This guide walks through how to use the ArthurCallbackHandler, an integration that allows you to send LLM inferences to the Arthur platform through LangChain.
You can skip this step if your generative text model is already registered with Arthur.
If you do not have a model currently onboarded to Arthur, follow the steps on our Generative Text Onboarding Guide
You will need your model's ID registered to the platform before you create an ArthurCallbackHandler with your LangChain LLM.
First, get your Arthur login info and the ID of your registered ArthurModel:
arthur_url = "<https://app.arthur.ai">
arthur_login = "your-arthur-login-username-here"
arthur_model_id = "your-arthur-model-id-here"
Next, we create a LangChain ChatOpenAI LLM with your Arthur credential info passed to the
Note that we are also configuring the LLM with the useful StreamingStdOutCallbackHandler from LangChain, which returns responses as a token-by-token stream instead of returning the entire result at once - this typically makes for a better UX for development & testing.
from langchain.callbacks import ArthurCallbackHandler
from langchain.callbacks.streaming_stdout import StreamingStdOutCallbackHandler
from langchain.chat_models import ChatOpenAI
chatgpt = ChatOpenAI(
You can now use the LLM in your LangChain application, with its input text, output text, and other monitored attributes recorded to the Arthur platform for each inference.
Note that the attributes from each LLM response will only be saved to Arthur if you have registered those attributes with your ArthurModel. For more information on registered generative text models with additional attributes besides input text & output text, visit the Generative Text Onboarding Guide.
Here we define a run function that executes a loop for a chat between a user and an LLM until the user types q to quit
Note that this function is not required to use the ArthurCallbackHandler - it is just meant as a quick demonstration of how to use a LangChain LLM
from langchain.schema import HumanMessage
history = 
user_input = input("\n>>> input >>>\n>>>: ")
if user_input == "q":
Each subsequent user <> LLM back-and-forth response will be logged as its own inference in the Arthur platform.
For example, here is an execution of this run function with the ChatGPT LLM.
> > > : What is a callback handler?
> > > A callback handler, also known as a callback function or callback method, is a piece of code that is executed in response to a specific event or condition. It is commonly used in programming languages that support event-driven or asynchronous programming paradigms.
The purpose of a callback handler is to provide a way for developers to define custom behavior that should be executed when a certain event occurs. Instead of waiting for a result or blocking the execution, the program registers a callback function and continues with other tasks. When the event is triggered, the callback function is invoked, allowing the program to respond accordingly.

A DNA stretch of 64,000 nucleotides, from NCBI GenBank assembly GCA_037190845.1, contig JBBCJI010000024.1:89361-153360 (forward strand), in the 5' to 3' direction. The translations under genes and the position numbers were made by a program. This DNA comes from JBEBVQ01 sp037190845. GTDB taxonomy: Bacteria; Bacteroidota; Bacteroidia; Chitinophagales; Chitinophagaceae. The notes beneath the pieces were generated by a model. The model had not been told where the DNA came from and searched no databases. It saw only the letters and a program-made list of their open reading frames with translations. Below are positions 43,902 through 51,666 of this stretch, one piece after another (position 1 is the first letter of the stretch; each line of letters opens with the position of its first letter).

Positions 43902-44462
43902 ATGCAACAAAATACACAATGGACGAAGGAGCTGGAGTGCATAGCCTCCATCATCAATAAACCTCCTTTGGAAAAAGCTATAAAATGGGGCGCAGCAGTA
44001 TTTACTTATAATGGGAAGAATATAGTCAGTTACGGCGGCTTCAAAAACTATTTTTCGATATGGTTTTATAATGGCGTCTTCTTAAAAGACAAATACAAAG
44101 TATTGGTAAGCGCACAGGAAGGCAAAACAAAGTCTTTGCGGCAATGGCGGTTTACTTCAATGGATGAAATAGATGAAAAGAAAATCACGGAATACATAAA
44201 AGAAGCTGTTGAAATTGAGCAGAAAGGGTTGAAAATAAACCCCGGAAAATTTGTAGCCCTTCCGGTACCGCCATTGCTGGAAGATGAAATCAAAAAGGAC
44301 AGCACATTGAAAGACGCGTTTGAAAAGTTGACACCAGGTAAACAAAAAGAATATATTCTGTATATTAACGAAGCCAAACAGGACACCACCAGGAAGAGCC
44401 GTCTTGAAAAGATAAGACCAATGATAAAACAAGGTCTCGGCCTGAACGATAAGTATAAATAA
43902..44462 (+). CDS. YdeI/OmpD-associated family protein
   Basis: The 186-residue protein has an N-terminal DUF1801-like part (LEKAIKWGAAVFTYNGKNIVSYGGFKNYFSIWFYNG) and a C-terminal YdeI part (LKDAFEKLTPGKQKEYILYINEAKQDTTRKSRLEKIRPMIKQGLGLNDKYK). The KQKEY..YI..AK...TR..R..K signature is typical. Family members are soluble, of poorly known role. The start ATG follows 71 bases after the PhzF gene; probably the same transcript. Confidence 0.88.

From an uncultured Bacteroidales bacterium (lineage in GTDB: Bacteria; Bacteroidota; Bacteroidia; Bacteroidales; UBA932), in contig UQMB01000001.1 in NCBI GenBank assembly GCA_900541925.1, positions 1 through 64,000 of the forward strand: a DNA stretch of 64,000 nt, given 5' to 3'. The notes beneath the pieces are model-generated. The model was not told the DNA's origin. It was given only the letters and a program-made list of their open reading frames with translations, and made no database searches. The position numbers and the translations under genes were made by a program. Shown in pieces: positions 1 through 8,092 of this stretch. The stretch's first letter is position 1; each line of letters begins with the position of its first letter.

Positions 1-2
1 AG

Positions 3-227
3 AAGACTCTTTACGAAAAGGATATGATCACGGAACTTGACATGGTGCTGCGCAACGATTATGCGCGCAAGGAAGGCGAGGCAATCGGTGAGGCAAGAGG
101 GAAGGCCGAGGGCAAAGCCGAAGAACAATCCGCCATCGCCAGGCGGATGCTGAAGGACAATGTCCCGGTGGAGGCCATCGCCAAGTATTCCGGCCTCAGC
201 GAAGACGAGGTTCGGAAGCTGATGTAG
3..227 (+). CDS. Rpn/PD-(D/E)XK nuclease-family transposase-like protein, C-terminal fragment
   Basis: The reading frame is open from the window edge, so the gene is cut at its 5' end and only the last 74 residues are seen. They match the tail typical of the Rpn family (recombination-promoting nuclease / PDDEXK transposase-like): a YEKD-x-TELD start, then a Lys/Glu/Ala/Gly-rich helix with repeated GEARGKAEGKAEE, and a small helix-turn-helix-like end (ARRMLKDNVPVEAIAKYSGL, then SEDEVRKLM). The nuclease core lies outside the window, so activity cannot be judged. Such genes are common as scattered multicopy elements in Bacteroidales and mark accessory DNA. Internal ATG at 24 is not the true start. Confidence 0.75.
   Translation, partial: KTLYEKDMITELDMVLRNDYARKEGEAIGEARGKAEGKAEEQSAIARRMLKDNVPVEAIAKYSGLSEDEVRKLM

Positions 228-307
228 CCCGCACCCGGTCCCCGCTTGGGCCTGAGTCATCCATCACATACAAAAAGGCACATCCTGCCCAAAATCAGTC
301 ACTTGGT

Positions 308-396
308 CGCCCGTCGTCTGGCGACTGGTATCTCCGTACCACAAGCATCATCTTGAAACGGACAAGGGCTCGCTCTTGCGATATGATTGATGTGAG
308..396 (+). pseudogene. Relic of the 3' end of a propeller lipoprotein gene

Callback handlers are commonly used in various scenarios, such as handling user input, responding to network requests, processing asynchronous operations, and implementing event-driven architectures. They provide a flexible and modular way to handle events and decouple different components of a system.
> > > : What do I need to do to get the full benefits of this
> > > To get the full benefits of using a callback handler, you should consider the following:
1. Understand the event or condition: Identify the specific event or condition that you want to respond to with a callback handler. This could be user input, network requests, or any other asynchronous operation.
2. Define the callback function: Create a function that will be executed when the event or condition occurs. This function should contain the desired behavior or actions you want to take in response to the event.
3. Register the callback function: Depending on the programming language or framework you are using, you may need to register or attach the callback function to the appropriate event or condition. This ensures that the callback function is invoked when the event occurs.
4. Handle the callback: Implement the necessary logic within the callback function to handle the event or condition. This could involve updating the user interface, processing data, making further requests, or triggering other actions.
5. Consider error handling: It's important to handle any potential errors or exceptions that may occur within the callback function. This ensures that your program can gracefully handle unexpected situations and prevent crashes or undesired behavior.
6. Maintain code readability and modularity: As your codebase grows, it's crucial to keep your callback handlers organized and maintainable. Consider using design patterns or architectural principles to structure your code in a modular and scalable way.
By following these steps, you can leverage the benefits of callback handlers, such as asynchronous and event-driven programming, improved responsiveness, and modular code design.
> > > : q
Updated 3 months ago